PROVIDENCE, R.I. (WPRI) – Mayor Jorge Elorza is planning the first increase in funding for the city’s school department since 2011, backtracking on a budget projection his office gave the City Council that stated he would level fund the district for another five years.
The mayor changed course on the five-year projection to maintain the city’s commitment to the school department at $124.9 million a year through 2022 after Eyewitness News raised questions about massive deficits district officials are predicting in the coming years.
“When we invest in our schools, we are investing in the future of Providence,” Elorza said in a statement. “The city’s contribution to our schools has not increased in six years but that is something that will change this year. Combined with last year’s restructuring of PPSD’s central office, the purchase of over 8,000 laptops, and school building upgrades of $12M, increasing the city’s investment in our kids positions us to deliver on the promise of letting every child achieve their dreams.”
Elorza stopped short of starting how much he plans to increase the city’s financial commitment to its school department when he unveils his budget in April. He said the city will continue to use “conservative estimates” in its projections.
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The mandatory five-year projection on Providence’s budget delivered to the City Council last week shows the school department’s shortfall could grow from $3.9 million during the 2017-18 fiscal year to $57 million in the 2021-22 fiscal year.
The city side of the ledger projects annual surpluses of between $8.2 million and $11.3 million in each of the next five years, but the city charter requires the city to cover any budget deficits in the school department, according to Emily Crowell, a spokesperson for Elorza.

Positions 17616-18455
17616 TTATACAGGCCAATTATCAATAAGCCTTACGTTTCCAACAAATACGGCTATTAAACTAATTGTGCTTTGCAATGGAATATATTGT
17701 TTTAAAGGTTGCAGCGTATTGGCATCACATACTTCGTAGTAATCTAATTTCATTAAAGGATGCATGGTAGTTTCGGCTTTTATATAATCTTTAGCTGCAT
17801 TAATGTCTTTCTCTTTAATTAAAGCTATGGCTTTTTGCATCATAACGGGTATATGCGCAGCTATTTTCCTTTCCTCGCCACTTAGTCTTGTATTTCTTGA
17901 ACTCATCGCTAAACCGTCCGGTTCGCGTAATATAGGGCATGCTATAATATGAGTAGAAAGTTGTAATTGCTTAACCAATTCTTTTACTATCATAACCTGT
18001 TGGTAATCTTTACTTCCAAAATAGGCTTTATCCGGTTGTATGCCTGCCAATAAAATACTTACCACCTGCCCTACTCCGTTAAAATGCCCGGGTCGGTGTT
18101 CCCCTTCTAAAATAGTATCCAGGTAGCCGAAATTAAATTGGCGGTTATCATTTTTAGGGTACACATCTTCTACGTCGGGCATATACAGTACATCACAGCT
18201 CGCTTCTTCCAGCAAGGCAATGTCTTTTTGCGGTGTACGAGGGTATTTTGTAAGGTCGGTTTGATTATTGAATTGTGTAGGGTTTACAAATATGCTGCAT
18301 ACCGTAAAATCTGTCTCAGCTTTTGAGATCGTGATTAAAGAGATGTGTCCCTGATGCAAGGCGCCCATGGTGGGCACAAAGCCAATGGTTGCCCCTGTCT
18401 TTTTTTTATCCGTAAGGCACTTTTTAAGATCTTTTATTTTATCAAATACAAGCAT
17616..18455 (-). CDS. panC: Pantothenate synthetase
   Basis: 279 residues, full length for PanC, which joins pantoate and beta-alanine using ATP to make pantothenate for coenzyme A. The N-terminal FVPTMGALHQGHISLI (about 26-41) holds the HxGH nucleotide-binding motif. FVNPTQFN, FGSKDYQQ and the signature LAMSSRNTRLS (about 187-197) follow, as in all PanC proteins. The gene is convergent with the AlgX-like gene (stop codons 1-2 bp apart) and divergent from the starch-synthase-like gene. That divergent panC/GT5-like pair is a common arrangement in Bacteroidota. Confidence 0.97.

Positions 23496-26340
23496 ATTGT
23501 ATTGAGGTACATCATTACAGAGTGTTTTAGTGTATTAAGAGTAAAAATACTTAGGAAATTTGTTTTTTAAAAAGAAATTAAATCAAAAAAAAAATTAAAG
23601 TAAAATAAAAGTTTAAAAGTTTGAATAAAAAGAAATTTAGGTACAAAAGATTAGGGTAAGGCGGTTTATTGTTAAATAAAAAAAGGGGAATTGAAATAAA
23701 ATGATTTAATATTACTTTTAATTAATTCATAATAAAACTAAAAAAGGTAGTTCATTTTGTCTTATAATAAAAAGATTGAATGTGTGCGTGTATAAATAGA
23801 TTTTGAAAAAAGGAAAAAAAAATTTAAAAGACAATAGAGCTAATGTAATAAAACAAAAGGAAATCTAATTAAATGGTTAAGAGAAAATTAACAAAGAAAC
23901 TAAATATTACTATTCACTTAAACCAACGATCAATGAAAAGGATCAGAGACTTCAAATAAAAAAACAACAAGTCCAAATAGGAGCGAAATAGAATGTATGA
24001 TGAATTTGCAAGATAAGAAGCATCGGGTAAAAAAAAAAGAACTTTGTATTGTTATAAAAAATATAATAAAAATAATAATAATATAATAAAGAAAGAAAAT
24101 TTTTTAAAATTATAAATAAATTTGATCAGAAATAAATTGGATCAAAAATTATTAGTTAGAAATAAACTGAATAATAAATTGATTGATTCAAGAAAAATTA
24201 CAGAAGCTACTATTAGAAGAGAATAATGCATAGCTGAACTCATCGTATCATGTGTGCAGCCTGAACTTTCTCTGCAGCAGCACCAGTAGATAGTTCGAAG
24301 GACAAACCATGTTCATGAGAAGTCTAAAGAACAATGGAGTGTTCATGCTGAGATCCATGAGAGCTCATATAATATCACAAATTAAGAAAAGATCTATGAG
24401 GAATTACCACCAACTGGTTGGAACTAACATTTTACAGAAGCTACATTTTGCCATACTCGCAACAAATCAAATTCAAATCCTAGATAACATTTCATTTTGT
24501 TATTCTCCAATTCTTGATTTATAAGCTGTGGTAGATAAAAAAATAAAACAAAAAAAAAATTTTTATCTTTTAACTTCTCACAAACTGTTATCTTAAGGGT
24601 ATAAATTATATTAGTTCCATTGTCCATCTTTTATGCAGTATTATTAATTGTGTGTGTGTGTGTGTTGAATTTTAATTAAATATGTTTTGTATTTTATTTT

Crowell said “there is less certainty” for the school department budget because Providence will enter the final year of the state educating funding formula in 2018, leaving questions about whether state aid will continue to grow in the years that follow. She also said it’s unclear whether a temporary increase in state funding for English language learners approved by the General Assembly last year will remain in place.
Crowell also acknowledged the expansion of charter schools was also a factor in the city’s budget projection. In December, the state Council on Elementary and Secondary Education approved an expansion for the Achievement First mayoral academy over the next 10 years, but Elorza has a say in how rapidly the organization can grow because he chairs the its board.
Providence’s school budget is funded primarily through three sources: state aid, city aid and federal aid. In the current fiscal year, the district is receiving $232.5 million in state funding, $124.9 million in city funding and $33.8 million in federal funding. (The district also receives about $15 million a year in federal funding for school lunch programming.)
While annual state aid has grown by $56 million since 2011, federal funding has fallen by $25.5 million during the same period. The city, which is required by state law to provide at least the same amount of funding to its schools as the previous year’s budget, has given the district $124.9 million each year since 2011.
At the same time, roughly 98% of district spending is tied up in fixed costs, including union contracts, pension payments and agreements with service providers, according to Nicholas Hemond, the president of Providence School Board.
Hemond said current city leaders “have inherited a system where we’re paying for decades of institutional costs,” making it very difficult for the city to invest in additional programs.
Hemond said he is pleased Elorza is promising to increase funding. He said every dollar of new funding would result in “additional money we can spend on English language leaners, increasing personalized learning opportunities, wraparound social and emotional services and outside-of-school enrichment activities.”
“Without more money coming in from somewhere else, we will continue to face the challenges we face,” Hemond said. “We try to do the best we can with what we have.”